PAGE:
Sophie Moench January 15, 2020 Mutual Fund
Index Funds: Any fund that is made up of a static portfolio structured to mirror the investments of a proposed market index is classified as an index fund. There are small cap indices, bond indices, international indices, specialty indices and many others. The most widely used is the S&P 500 index where the fund uses the same 500 stocks that are included in the Standard and Poors 500. These portfolios are only changed when and if the index changes its holdings which allows for a very tax efficient, low turnover investment.
No one offers the idea of buying investment properties which appreciate and allow you to harvest dollars out of them by way of refinance and adjust the rents to cover your cash harvest. Once you harvest it is time to deploy and like the seasons, you can do the same cycle over and over again increasing your wealth.
Ask you financial adviser to show you the fund ratings or do your own research if they will not. Otherwise find yourself a good Fee-Only financial adviser that gets paid to provide you with these top fund choices and help you invest in the "best of the best" no-load funds without any conflicts of interest.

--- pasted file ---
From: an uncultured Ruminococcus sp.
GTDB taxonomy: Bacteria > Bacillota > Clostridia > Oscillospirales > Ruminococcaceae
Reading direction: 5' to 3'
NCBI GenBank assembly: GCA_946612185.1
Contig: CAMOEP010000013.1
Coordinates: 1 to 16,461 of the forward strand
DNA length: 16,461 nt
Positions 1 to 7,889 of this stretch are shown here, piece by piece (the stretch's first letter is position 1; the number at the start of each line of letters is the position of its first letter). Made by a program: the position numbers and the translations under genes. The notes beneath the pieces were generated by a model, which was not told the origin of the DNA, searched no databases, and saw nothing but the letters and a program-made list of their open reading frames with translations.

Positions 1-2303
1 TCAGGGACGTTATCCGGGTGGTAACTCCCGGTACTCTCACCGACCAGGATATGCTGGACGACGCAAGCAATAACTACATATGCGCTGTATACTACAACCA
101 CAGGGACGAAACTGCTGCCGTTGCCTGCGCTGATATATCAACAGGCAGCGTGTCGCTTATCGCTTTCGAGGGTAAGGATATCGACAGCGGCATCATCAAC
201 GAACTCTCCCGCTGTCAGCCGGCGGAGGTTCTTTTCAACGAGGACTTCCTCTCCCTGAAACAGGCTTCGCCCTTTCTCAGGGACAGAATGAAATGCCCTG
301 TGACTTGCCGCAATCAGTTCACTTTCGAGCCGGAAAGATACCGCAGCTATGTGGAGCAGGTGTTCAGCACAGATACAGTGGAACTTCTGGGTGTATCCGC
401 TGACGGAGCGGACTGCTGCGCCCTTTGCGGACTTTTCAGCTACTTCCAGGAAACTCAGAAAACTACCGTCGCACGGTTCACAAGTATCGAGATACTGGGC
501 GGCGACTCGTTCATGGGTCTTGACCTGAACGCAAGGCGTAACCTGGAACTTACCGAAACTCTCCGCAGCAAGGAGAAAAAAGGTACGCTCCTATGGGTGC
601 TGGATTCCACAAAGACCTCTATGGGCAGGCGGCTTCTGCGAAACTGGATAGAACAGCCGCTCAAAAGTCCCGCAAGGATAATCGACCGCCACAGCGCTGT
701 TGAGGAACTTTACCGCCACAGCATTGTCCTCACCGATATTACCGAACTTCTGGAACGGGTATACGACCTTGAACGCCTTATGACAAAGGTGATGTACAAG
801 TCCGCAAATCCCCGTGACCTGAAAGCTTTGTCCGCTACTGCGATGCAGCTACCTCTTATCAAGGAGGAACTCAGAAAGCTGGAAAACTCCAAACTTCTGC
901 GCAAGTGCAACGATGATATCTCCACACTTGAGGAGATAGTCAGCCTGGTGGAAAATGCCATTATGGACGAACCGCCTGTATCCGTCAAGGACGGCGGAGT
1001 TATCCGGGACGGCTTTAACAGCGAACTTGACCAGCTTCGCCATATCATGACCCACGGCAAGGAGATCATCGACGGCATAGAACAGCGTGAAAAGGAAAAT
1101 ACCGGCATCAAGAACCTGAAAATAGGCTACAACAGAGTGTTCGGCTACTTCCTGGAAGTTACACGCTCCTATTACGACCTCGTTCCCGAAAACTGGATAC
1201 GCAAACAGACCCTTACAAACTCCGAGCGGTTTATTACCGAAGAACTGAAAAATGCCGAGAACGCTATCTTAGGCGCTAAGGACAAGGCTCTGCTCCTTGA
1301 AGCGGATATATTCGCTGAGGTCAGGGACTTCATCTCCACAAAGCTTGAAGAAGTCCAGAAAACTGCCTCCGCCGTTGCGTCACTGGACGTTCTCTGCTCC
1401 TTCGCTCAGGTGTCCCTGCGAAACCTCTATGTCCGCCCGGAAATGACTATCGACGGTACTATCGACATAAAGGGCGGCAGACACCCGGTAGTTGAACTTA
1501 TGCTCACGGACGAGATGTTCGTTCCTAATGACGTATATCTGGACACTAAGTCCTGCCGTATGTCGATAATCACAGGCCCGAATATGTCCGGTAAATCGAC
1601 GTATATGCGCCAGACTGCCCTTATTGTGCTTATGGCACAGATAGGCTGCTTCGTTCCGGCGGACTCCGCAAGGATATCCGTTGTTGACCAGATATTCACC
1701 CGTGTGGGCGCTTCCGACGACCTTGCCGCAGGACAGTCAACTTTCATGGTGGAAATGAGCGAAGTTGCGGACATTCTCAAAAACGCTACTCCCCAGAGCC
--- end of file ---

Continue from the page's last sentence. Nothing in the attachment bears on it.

Because these funds are not actively managed, you cannot weed out under-performing securities from the overall index. This can and does have a detrimental effect on your returns. If market conditions warrant action, index funds usually will not be altered unless it happens to coincide with their regular re-balancing schedule.
The obvious advantage of mutual funds is that they allow you to pool your money with other investors and leave the decision making to someone else. You do not have to spend your days conducting in-depth analysis of stocks and other investments. You simply invest in a mutual fund and let the manager make the decision for you. That is the theory, but of course we all know we are going to have to do some research before we invest in a mutual fund. How much mutual fund analysis is appropriate before making an investment?
SEC Chairman Arthur levitt, Jr. warned of growing unfairness in the relationship between individual investors and mutual funds in January 2001. Mr. Levitt made the following comment: "THERE ARE A NUMBER OF INSTANCES THAT, QUITE FRANKLY, DO NOT HONOR AN INVESTOR`S RIGHTS. INSTANCES WHERE...HIDDEN COSTS HURT AN INVESTORS BOTTOM LINE, WHERE SPIN AND HYPE MAKSE THE TRUE PERFORMANCE OF A MUTUAL FUND, AND WHRE ACCOUNTING TRICKS AND SLEIGHT OF HAND DRESS UP A FUND`S FINANCIAL RESULTS"